It has been a few months since the introduction of the Employer Health Tax in British Columbia.

It is mandatory for all employers in British Columbia to be registered for the tax if they are above the exemption threshold.

General employers (entities that are not charities or not-for-profits) with eligible wages above $600,000 in 2018 should have registered by May 15th, and should have made installment payments on June 15th and September 15th. One additional installment payment is due on December
15th, and a final payment is due on filing on March 31, 2020.

Each of these installments should be 25% of their estimated Employer Health Tax based on the lessor of 2018 or 2019 eligible wages.

If the employer has eligible wages between $500,000 and $600,000, they only need to be registered by December 31, 2019, with one payment made on March 31, 2020. Employers with eligible wages below $500,000 do not need to register.

If an employer still has not registered, they can do so at E-Tax BC. Payments can also be made through this account.

They can also use online banking, under the payee “BC – EMPLOYER HEALTH TAX (installment or tax return payments)”.


The CRA has ramped up efforts to collect tax on real estate dispositions.

For years, many taxable property sales were unreported to the CRA, resulting in significant amounts of potential taxes going unpaid.

However, working in conjunction with provincial agencies in charge of property transfers, the CRA has uncovered substantial numbers of property sales that had not been reported, resulting in considerable amounts of tax and penalty assessments to taxpayers.

In 2017, the CRA reported penalty assessments of $17 million related to unreported real estate transactions.

By 2019, this amount has increased to $101 million.

In BC alone between April 2015 and March 2019, over $422 million was uncovered through the audit of real estate transactions, including income tax, GST, as well as related interest and penalties.

It is important to note that if a taxpayer has not reported a principal residence transaction for 2016 or 2017, they can still do so without any penalties applied.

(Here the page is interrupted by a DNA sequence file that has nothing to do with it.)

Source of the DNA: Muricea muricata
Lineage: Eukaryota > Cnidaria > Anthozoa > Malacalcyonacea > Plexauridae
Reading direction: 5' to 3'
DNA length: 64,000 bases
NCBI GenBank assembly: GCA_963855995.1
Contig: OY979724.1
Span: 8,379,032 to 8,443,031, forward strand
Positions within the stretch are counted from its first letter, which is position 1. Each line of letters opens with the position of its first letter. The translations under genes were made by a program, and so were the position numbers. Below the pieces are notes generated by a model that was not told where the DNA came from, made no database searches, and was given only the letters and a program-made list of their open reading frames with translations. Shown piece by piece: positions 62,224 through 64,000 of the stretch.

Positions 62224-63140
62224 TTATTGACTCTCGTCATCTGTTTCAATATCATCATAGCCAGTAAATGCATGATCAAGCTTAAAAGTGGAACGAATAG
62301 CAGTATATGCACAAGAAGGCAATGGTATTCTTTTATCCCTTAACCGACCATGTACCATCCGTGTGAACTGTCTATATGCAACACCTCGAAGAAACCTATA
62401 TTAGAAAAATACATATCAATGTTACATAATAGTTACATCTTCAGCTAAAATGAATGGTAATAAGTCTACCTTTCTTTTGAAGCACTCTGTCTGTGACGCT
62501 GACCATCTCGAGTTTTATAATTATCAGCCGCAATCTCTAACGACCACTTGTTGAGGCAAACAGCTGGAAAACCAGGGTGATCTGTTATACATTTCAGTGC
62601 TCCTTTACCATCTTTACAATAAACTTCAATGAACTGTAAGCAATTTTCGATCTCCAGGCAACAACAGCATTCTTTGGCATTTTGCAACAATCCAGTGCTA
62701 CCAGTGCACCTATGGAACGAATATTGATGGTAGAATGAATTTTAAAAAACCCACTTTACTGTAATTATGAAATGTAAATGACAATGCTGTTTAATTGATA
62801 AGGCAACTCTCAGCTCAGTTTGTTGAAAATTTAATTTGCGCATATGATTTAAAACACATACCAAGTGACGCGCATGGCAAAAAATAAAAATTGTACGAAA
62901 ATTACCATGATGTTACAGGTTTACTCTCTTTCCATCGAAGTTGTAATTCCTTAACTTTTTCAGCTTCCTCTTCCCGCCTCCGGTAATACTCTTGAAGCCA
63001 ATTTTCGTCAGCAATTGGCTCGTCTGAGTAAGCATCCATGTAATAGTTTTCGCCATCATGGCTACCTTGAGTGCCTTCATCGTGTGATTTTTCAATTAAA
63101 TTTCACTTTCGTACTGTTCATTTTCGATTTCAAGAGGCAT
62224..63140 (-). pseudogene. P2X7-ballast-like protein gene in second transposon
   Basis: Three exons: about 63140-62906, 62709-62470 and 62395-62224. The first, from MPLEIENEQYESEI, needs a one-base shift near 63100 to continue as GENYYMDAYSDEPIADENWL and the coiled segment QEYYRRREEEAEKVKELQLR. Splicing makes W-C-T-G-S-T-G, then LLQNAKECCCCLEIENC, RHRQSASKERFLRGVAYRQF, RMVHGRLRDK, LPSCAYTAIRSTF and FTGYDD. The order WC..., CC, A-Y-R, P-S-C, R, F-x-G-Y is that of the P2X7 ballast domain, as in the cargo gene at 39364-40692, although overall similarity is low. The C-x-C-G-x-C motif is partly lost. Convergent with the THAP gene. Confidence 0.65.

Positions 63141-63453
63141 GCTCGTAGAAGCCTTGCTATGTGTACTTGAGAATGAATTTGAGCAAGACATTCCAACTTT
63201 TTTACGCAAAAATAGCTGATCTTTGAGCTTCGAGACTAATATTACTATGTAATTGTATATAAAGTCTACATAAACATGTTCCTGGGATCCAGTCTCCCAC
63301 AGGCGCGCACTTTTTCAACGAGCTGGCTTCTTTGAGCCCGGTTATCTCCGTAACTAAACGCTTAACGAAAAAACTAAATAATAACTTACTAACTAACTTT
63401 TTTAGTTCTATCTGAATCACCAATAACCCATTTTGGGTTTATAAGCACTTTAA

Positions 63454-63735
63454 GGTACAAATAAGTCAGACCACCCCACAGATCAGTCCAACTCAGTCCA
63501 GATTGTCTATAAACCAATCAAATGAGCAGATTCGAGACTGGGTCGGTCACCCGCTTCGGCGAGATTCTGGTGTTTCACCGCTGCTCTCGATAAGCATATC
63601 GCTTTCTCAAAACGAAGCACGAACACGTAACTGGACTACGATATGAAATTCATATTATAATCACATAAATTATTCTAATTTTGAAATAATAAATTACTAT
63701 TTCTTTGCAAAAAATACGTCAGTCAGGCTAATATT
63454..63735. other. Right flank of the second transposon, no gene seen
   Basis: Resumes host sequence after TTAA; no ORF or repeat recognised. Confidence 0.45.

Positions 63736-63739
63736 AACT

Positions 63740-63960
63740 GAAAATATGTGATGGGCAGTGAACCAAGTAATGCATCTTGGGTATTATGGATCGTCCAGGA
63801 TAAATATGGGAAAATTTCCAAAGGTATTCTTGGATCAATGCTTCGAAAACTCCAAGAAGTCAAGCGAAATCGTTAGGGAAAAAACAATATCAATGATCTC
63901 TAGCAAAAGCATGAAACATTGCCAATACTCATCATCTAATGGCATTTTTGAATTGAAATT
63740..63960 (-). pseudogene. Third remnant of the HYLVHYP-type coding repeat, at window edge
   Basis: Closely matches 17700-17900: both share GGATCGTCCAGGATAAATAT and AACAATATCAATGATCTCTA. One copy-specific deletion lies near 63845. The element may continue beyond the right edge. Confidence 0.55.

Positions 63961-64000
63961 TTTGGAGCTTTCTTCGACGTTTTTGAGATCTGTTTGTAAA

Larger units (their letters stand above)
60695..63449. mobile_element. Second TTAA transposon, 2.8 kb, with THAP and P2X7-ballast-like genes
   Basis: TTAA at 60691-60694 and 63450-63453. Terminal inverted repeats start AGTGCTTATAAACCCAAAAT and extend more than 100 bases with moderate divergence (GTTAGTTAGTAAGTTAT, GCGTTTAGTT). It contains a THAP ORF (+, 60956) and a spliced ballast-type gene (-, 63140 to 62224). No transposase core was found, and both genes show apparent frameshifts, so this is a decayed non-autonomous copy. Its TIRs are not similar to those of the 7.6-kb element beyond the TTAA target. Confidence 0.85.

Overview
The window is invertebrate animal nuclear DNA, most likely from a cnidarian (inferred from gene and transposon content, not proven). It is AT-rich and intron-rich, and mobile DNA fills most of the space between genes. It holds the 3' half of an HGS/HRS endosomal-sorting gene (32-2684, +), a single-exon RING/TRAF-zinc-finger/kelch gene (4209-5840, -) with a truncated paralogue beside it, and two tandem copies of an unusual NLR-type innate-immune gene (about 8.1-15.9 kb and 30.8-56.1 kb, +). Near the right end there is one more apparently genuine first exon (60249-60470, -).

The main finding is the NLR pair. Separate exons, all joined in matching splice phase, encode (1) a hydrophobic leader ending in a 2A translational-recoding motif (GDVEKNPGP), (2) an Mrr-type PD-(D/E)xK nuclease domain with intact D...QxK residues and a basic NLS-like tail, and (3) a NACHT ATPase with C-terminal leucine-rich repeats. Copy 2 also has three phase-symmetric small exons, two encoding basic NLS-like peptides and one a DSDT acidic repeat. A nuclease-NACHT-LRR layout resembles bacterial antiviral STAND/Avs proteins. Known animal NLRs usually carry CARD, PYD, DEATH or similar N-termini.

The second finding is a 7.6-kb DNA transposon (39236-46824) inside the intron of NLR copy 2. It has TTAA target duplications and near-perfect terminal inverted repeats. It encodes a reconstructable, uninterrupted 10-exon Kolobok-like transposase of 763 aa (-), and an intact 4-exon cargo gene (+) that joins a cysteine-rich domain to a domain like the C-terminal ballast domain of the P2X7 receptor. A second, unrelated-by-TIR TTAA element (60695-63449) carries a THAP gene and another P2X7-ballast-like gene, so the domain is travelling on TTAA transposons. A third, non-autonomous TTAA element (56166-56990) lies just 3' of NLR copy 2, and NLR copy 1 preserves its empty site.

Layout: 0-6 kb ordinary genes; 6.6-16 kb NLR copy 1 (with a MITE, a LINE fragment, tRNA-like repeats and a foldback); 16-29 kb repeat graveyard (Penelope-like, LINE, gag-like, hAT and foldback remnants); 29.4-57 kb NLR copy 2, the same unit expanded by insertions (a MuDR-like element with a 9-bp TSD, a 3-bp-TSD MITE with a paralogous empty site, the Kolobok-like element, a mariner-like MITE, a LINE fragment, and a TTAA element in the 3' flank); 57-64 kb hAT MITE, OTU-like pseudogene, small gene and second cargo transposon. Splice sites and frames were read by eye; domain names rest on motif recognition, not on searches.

However, the CRA has not stated whether they will allow late filings for 2018 or any future year. It is likely they will not be lenient with late filings for these years.

There are still no income taxes owing on the sale of a property that fully qualifies as a principal residence for the taxpayer.

Mental Illness and the Disability Tax Credit

A recent case involving mental illness may have positive ramifications for future taxpayers claiming the Disability Tax Credit, in cases where those taxpayers have a mental impairment.

A taxpayer had been diagnosed by a psychiatrist as having severe social anxiety disorder, severe panic disorder with agoraphobia, and chronic and moderate to severe generalized anxiety disorder. A second psychiatrist had also diagnosed her with persistent depressive disorder.

She could perform many of her regular daily duties of care, such as meal preparation, bathing, and dressing, and she was able to maintain her own accommodations.

However, she was unable to sustain employment because her symptoms made it difficult for her to perform the necessary duties of any job she applied for.

In addition, her mother had to be involved in many of her other day to day duties, such as going to the bank and making medical and other appointments.

The taxpayer also had extreme difficulty participating in social and recreational activities.